Navigation Links
Mathematicians help to unlock brain function
Date:5/3/2013

Mathematicians from Queen Mary, University of London will bring researchers one-step closer to understanding how the structure of the brain relates to its function in two recently published studies.

Publishing in Physical Review Letters the researchers from the Complex Networks group at Queen Mary's School of Mathematics describe how different areas in the brain can have an association despite a lack of direct interaction.

The team, in collaboration with researchers in Barcelona, Pamplona and Paris, combined two different human brain networks - one that maps all the physical connections among brain areas known as the backbone network, and another that reports the activity of different regions as blood flow changes, known as the functional network. They showed that the presence of symmetrical neurons within the backbone network might be responsible for the synchronised activity of physically distant brain regions.

Lead author Vincenzo Nicosia, said "We don't fully understand how the human brain works. So far the focus has been more on the analysis of the function of single, localised regions. However, there isn't a complete model that brings the whole functionality of the brain together. Hopefully, our research will help neuroscientists to develop a more accurate map of the brain and investigate its functioning beyond single areas."

The research adds to the recent findings published in Proceedings of the National Academy of Sciences in which the QM researchers along with the Department of Psychiatry at University of Cambridge analysed the development of the brain of a small worm called Caenorhabditis elegans. In this paper, the team examined the number of links formed in the brain during the worm's lifespan, and observed an unexpected abrupt change in the pattern of growth, corresponding with the time of egg hatching.

"The research is important as it's the first time that a sharp transition in the growth of a neural network has ever been observed," added Dr Nicosia.

"Although we don't know which biological factors are responsible for the change in the growth pattern, we were able to reproduce the pattern using a simple economical model of synaptic formation. This result can pave the way to a deeper understanding of how neural networks grow in more complex organisms."

The Complex Networks group at Queen Mary is headed by Professor Vito Latora. Aside from theoretical research about the structure and function of complex networks, the group is working on the characterisation of multi-layer brain networks, aimed at reconciling and integrating different brain signals to produce a more informative picture of the human brain.


'/>"/>

Contact: Neha Okhandiar
n.okhandiar@qmul.ac.uk
020-788-27927
Queen Mary, University of London
Source:Eurekalert

Related biology news :

1. Mathematicians find solution to biological building block puzzle
2. Mathematicians tackle global issues
3. UC Riverside mathematicians recognized by American Mathematical Society
4. Artificial womb unlocks secrets of early embryo development
5. UCLA life scientists unlock mystery of how handedness arises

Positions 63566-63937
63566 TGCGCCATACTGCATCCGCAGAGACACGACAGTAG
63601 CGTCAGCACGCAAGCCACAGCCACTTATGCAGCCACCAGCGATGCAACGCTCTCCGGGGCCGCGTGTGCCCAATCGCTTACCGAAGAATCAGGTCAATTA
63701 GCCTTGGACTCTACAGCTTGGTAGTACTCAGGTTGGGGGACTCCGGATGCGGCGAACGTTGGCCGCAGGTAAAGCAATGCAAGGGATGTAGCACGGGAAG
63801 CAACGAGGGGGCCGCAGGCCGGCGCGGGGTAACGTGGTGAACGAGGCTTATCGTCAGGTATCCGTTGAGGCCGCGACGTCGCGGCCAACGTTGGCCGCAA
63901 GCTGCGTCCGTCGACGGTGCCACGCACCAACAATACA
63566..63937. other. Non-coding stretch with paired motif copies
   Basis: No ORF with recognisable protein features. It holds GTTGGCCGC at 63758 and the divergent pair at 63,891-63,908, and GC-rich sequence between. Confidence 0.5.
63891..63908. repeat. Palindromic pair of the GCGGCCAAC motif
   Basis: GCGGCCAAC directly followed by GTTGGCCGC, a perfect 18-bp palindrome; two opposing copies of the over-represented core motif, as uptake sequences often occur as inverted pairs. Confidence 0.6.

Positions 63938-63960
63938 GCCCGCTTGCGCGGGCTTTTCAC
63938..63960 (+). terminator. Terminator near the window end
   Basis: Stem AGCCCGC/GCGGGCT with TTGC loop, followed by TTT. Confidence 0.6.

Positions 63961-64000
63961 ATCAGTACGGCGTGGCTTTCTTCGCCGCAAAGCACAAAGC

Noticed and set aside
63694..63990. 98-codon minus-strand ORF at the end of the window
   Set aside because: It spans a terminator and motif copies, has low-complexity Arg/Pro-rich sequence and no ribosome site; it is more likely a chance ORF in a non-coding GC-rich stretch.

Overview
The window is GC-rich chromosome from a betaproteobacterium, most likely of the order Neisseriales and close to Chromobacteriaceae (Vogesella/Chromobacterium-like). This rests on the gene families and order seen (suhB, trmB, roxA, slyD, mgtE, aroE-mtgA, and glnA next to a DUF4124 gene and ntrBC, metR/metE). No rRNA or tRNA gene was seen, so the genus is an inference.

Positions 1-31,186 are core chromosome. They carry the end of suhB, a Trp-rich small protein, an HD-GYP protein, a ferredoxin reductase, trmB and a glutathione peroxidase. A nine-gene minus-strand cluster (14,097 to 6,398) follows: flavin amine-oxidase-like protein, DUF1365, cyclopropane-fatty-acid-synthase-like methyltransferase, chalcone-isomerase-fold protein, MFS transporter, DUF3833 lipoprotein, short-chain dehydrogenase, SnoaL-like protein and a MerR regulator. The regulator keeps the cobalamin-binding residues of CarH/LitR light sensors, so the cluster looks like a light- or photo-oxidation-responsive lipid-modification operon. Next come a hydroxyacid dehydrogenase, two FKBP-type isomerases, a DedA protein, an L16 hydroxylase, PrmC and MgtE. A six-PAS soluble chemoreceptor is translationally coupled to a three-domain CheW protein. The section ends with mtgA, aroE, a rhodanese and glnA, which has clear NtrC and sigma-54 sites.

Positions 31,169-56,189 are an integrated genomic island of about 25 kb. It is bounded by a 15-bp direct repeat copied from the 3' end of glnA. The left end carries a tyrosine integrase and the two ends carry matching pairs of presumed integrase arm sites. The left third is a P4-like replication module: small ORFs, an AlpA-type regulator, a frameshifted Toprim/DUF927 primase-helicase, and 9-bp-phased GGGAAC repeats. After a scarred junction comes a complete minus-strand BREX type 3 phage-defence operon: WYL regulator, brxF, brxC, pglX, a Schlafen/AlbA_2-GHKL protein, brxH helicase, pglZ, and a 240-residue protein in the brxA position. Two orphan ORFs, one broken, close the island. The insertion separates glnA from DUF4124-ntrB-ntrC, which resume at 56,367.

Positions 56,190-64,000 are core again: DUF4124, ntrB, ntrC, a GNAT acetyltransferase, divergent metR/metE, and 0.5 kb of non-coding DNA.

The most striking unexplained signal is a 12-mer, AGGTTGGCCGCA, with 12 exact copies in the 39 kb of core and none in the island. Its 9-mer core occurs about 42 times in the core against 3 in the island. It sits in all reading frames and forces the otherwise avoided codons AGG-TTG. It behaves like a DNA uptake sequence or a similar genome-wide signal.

6. Rensselaer scientists unlock some key secrets of photosynthesis
7. Citizen science helps unlock European genetic heritage
8. Speed and power of X-ray laser helps unlock molecular mysteries
9. UC Santa Barbara scientists learn how to unlock the destiny of a cell: A gift for the tin man?
10. Could chloroplast breakthrough unlock key to controlling fruit ripening in crops?
11. Biologists unlocking the secrets of plant defenses, 1 piece at a time
Post Your Comments:
*Name:
*Comment:
*Email:
(Date:2/4/2016)... 2016 The field of Human Microbiome ... most popular hubs of the biotechnology industry. While ... studies of human microbiota, have garnered a lot ... microbiome space has literally exploded in terms of ... report focuses on biomedical aspects of research, development, ...
(Date:2/3/2016)... India , February 3, 2016 ... the new market research report "Automated Fingerprint Identification System ... Search, Latent Search), Application (Banking & Finance, Government, Healthcare, ... published by MarketsandMarkets, the market is expected to be ... CAGR of 21.0% between 2015 and 2020. The transformation ...
(Date:2/3/2016)... http://www.researchandmarkets.com/research/d8zjcd/emotion_detection ) ... "Emotion Detection and Recognition Market by Technology ... Tools (Facial Expression, Voice Recognition and Others), ... Global forecast to 2020" report to ... ) has announced the addition of the ...
Breaking Biology News(10 mins):
(Date:2/11/2016)... ... 11, 2016 , ... Global Stem Cells Group, ... Global Stem Cells Network (GSCN) to distribute exosome injection and other biological products ... Costa Rica, Dominican Republic, Colombia, Argentina, Nicaragua, Panama, El Salvador, Venezuela, Peru, Ecuador, ...
(Date:2/10/2016)... NX Prenatal Inc., a US based ... for early warning of adverse pregnancy outcomes, announced ... by Dr. Thomas McElrath of Brigham ... Medicine,s (SMFM) annual meeting held in ... The presentation reported initial positive top-line results regarding ...
(Date:2/10/2016)... 2016  Matchbook, Inc., a company specializing in ... companies, announced today the appointment of Jim ... brings nearly 25 years of experience in supply ... nearly two decades in executive level roles as ... Genzyme and, most recently headed global logistics and ...
(Date:2/10/2016)... (PRWEB) , ... February 10, 2016 , ... ... Testing (PROMPT), a research registry built on the secure online PatientCrossroads platform, has ... More than 1,600 participants have joined the PROMPT study, which seeks to advance ...
Breaking Biology Technology: